Franklin Square, Elmont and other areas across Nassau County are taking steps to protect elderly residents and other vulnerable populations from extreme heat this summer.
Extreme heat, defined as “Summertime temperatures that are substantially hotter and/or more humid than expected or typical for a specific” by a report conducted by the New York State Department of Health on the effect of high temperatures on vulnerable populations, is on the rise in Nassau County. The report, titled “Heat and Health Profile Report: Nassau County,” found that “Summertime temperatures in NYS have been increasing for past several decades and are predicted to continue to increase along with more frequent and intense (extreme heat events) over the next century.”
The report stresses that high temperatures and exposure to extreme heat can lead to adverse health effects for vulnerable populations such as young children, outdoor workers, socioeconomically disadvantaged populations. The elderly are especially at risk, as the EPA found that since 1999, people 65 years of age or older have been several times more likely to die from heat-related cardiovascular disease than the general population.
“Direct impacts of extreme heat on health include heat-related illness (heat cramps, heat exhaustion, or heat stroke) and even death,” the report found. “Exposure to extreme heat can also exacerbate pre-existing conditions like cardiovascular, respiratory and renal diseases.” Individuals with chronic medical conditions are at high risk for heat-related illnesses and should avoid exposure to high temperatures.
Common symptoms of heat-related illnesses often include headache, dizziness, fatigue, anxiety, nausea, vomiting and low pulse rate, as well as cold, pale and clammy skin, or hot, flushed dry skin, according to the report.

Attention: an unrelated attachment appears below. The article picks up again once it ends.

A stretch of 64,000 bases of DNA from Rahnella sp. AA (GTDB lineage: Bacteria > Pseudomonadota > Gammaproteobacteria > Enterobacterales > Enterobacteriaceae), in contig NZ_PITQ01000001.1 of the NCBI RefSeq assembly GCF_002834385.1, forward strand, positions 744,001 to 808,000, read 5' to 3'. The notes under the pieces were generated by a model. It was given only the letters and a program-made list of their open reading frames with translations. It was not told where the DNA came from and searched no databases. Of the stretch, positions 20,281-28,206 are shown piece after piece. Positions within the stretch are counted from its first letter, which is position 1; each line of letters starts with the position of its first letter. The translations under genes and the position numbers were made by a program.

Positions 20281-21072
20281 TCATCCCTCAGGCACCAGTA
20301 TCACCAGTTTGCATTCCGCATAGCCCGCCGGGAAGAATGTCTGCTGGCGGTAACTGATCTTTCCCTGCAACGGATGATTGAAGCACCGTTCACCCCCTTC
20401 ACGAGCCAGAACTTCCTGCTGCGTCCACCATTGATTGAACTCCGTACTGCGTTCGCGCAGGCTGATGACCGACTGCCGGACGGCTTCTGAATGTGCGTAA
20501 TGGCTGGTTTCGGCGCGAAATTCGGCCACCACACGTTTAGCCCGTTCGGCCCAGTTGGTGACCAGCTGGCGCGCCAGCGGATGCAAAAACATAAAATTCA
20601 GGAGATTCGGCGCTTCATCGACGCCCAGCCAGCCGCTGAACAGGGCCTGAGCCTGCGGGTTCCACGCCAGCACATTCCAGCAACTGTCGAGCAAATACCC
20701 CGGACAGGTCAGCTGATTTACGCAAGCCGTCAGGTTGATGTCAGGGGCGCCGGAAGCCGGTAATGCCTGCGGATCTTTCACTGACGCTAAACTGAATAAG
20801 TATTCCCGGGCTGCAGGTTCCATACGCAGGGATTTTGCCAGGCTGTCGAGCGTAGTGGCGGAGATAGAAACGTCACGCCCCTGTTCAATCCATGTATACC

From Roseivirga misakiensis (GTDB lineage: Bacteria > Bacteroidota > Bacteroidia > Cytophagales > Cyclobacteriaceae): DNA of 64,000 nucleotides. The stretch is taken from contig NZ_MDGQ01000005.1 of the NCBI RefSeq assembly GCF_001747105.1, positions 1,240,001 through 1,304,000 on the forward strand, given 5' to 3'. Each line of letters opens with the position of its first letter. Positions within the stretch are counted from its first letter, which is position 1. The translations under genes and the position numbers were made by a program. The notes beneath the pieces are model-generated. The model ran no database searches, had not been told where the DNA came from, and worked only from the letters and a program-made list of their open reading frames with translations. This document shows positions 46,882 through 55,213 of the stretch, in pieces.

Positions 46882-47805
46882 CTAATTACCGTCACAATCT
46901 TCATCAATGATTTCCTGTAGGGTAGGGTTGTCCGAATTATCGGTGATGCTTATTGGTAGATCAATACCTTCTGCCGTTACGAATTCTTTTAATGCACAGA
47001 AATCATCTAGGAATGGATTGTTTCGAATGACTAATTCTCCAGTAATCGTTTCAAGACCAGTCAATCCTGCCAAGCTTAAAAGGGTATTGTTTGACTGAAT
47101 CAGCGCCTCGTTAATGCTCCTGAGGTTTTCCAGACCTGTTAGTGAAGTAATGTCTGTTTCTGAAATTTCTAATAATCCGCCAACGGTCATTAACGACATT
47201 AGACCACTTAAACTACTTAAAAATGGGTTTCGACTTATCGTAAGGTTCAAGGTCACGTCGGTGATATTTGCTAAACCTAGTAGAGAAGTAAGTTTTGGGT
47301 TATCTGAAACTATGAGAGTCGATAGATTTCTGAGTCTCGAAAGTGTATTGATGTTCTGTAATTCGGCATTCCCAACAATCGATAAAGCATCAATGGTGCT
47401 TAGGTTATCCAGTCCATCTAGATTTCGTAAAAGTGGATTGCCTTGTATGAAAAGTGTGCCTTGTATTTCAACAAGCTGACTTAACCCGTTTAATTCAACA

July, as the New York State Department of Health report notes, is consistently the hottest month of the year in New York’s region.
State Senator Todd Kaminsky emphasized the real-world impact of rising temperatures on Nassau County residents. "The high temperatures and humidity that have been affecting our region is no small matter, and it's extremely important that Nassau residents — especially our senior citizens — take extra care to stay cool,” Kaminsky, who serves as the chair of the Environmental Conservation Committee and a member of the Senate Health Committee, said.
“Whether that's at home or at cooling centers, the danger of heat-related illnesses is a very real concern as climate change continues to cause hotter summers. I encourage all residents to take the necessary steps to stay safe this summer,” Kaminsky added.
Earlier this month, as reported by the Herald, Nassau County opened three cooling centers to the public. The county also offered these tips for residents to protect themselves and others during from extreme heat: Check on relatives and friends, especially the elderly. Increase time spent in an air-conditioned environment. Drink fluids, especially water. Avoid beverages that contain alcohol. Take cool baths. Individuals especially at risk, such as the elderly or those with chronic illnesses, should refrain from physical activity, avoid being alone, keep their sleeping area well ventilated and avoid falling asleep in a hot room. Eat light, but nutritious foods. Avoid the sun at the hottest times of the day. Wear a hat and light, loose-fitting clothing.
According to the EPA, heat is the top weather-related killer in the United States despite the fact that most heat-related deaths can be prevented through outreach and intervention. 11,000 Americans have died from heat-related causes since 1979, according to the EPA’s analysis of death certificates.
"With the temperature set to rise, the combination of heat and humidity can become unbearable and dangerous for many of our residents," Nassau County Executive Laura Curran said. "I encourage all residents to take precautions and visit one of our cooling centers if they need relief from the heat."
The cooling center at Elmont Senior Center is open to the public, and the addresses and contact information of other Nassau County cooling centers can be found here: https://www.health.ny.gov/environmental/weather/cooling/. Environmental heath public tracker.